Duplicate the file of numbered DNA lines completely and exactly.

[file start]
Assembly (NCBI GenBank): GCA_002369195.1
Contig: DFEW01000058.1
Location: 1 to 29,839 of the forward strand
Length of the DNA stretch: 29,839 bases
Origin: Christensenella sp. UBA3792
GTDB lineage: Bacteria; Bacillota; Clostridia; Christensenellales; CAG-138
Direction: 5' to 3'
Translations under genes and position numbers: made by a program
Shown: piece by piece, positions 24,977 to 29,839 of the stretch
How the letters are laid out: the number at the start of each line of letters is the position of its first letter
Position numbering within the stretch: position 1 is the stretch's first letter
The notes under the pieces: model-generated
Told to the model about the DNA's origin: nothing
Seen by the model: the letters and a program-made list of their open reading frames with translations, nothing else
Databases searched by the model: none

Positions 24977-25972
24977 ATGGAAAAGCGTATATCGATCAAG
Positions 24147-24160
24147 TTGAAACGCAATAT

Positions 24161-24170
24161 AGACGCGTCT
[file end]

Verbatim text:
Assembly (NCBI GenBank): GCA_002369195.1
Contig: DFEW01000058.1
Location: 1 to 29,839 of the forward strand
Length of the DNA stretch: 29,839 bases
Origin: Christensenella sp. UBA3792
GTDB lineage: Bacteria; Bacillota; Clostridia; Christensenellales; CAG-138
Direction: 5' to 3'
Translations under genes and position numbers: made by a program
Shown: piece by piece, positions 24,977 to 29,839 of the stretch
How the letters are laid out: the number at the start of each line of letters is the position of its first letter
Position numbering within the stretch: position 1 is the stretch's first letter
The notes under the pieces: model-generated
Told to the model about the DNA's origin: nothing
Seen by the model: the letters and a program-made list of their open reading frames with translations, nothing else
Databases searched by the model: none

Positions 24977-25972
24977 ATGGAAAAGCGTATATCGATCAAG
Positions 24147-24160
24147 TTGAAACGCAATAT

Positions 24161-24170
24161 AGACGCGTCT